The application of a product in relation to its architectural setting is of course important and this is very much part of our work, although it tends to come at the end of the design process rather than the beginning. However, we avoid complying with concrete specifications, even those of an architect. The product arises from an initial idea and then develops on the basis of our own creative operations. The preferences and wishes which we want to fulfill with our product are important to us, of course, but in the last analysis the most important factor is how the object can be used, and not how it can be adapted so that it will fit into a particular interior.
In view of the current economic situation, designers of consumer goods are coming in for a certain amount of criticism. How do you think designers should and could react to this situation?
Osko: I believe that the keyword is reduction. Quite apart from the crisis, we have always tried to design things at a low level of complexity. Our products are intended to have a clear concept and be as simple to create as possible. It would be nice if the kind of transparency which is being demanded at the political level also managed to to trickle down to the design level. The result would be 'honest' products.
Our design always involves the challenge of saying as much as possible while using the minimum amount of resources. I believe that this type of design will be very much in demand in the years to come, for both economic and ecological reasons.
If we look at it like that it's very useful that economic and ecological interests are coming closer together. It's only a pity that it takes an economic crisis to have this effect. Have you honestly noticed that your customers are becoming more interested in ecological design?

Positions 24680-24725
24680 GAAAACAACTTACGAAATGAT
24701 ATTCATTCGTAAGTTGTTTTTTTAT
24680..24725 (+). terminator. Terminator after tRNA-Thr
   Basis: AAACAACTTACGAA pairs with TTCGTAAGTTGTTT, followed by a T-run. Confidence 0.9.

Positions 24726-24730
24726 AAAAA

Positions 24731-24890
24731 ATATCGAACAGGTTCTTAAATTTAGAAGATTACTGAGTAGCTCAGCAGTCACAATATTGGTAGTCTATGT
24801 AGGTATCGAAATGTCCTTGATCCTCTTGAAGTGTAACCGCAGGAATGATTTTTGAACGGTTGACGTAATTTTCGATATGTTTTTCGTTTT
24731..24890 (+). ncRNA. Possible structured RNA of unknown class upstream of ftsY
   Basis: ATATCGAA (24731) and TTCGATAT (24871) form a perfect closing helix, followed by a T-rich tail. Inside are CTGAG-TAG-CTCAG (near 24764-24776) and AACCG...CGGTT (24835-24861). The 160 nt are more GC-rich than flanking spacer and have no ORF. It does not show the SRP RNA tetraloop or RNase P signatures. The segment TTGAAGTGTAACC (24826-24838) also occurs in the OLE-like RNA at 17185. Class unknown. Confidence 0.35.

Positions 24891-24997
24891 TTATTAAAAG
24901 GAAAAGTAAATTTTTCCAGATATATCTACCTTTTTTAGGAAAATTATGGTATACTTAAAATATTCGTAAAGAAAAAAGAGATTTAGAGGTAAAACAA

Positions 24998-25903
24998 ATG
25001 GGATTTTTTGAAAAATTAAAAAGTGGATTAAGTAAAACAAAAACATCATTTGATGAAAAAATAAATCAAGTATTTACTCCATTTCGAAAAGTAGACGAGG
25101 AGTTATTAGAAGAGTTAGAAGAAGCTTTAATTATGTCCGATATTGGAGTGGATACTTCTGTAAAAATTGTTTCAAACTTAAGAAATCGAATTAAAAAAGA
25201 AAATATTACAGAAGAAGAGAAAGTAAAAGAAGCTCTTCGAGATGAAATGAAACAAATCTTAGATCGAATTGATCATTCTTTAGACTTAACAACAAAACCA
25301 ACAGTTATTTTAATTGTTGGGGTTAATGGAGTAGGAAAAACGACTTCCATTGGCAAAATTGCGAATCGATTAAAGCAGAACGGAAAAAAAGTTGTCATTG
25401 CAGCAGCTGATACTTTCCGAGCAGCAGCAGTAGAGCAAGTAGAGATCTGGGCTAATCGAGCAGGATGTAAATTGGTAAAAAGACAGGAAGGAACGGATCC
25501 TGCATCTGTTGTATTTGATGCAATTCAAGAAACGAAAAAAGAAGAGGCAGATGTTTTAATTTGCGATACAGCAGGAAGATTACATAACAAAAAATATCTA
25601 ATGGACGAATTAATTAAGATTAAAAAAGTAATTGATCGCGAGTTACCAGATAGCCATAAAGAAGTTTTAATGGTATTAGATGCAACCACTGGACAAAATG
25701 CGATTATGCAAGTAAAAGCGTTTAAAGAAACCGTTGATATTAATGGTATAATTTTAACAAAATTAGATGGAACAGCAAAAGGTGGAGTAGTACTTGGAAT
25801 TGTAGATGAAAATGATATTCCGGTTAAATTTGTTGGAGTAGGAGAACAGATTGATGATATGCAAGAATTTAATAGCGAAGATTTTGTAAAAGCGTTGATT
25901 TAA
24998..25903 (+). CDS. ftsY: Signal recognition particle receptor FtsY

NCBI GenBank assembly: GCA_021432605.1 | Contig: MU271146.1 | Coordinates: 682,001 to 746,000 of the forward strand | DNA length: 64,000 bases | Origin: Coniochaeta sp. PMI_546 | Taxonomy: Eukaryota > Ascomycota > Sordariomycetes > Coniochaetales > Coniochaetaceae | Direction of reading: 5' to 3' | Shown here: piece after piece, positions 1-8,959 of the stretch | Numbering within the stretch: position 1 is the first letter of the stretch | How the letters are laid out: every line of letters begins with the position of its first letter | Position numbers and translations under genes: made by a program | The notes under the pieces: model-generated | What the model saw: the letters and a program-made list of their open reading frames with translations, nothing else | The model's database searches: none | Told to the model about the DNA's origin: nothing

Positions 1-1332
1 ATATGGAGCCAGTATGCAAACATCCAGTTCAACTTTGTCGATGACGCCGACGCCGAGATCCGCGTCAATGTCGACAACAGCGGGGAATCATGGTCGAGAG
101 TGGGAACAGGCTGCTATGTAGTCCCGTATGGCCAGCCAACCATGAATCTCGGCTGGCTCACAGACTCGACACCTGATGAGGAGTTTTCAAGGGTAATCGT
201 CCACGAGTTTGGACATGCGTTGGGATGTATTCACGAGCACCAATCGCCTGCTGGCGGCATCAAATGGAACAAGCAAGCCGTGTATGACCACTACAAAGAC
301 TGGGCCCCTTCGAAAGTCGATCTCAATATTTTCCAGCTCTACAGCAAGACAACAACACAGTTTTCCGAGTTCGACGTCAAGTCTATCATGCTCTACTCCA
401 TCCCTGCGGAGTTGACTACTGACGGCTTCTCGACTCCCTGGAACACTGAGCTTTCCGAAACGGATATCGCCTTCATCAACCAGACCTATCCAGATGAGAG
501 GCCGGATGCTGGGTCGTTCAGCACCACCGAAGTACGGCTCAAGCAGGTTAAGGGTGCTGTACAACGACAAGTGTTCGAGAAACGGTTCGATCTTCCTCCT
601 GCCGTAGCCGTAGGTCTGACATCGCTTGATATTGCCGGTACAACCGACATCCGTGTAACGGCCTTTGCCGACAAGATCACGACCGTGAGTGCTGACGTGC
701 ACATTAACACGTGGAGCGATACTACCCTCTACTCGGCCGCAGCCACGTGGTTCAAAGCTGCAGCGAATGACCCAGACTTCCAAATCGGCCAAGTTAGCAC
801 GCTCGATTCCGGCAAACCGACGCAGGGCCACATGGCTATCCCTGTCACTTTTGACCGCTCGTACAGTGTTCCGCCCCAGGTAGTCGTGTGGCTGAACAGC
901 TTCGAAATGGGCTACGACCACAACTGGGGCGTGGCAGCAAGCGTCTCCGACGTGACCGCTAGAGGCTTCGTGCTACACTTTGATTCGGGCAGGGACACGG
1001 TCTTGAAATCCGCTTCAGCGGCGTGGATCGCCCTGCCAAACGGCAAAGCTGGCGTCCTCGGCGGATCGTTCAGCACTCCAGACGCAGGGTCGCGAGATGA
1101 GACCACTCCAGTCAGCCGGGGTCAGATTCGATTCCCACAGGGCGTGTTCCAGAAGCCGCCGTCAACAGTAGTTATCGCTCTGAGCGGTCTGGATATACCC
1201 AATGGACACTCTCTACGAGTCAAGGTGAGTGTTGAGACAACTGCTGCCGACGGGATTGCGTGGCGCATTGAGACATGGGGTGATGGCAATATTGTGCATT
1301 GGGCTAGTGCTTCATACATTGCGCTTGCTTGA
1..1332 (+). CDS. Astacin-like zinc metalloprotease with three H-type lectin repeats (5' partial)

Osko: We have to admit that the interest on the part of the producers is not strong enough yet – you only have to look at the products which still dominate the market.
But our experience with Blå Station has been very positive. For them producing with locally sourced materials is a priority. At all events sustainability is much more of an issue than it was only five years ago.
On the basis of your products can you describe in concrete terms to what extent you design in an environmentally friendly way?
Deichmann: The principles which determine the cost efficiency of a product apply in the same way to its sustainability. We try to get the very best out of the most uncomplicated production methods. This is normally a step in the right direction.
Let's take a look at our 'Clip Chair', for example. It consists of nothing more than a couple of slats with holes drilled in them which are fixed to a steel cable. The chair itself is in fact a soft design, which does not become stable until somebody sits on it. 'Pebble' consists of a simple metal frame, into which to upholstered elements are inserted, that's all.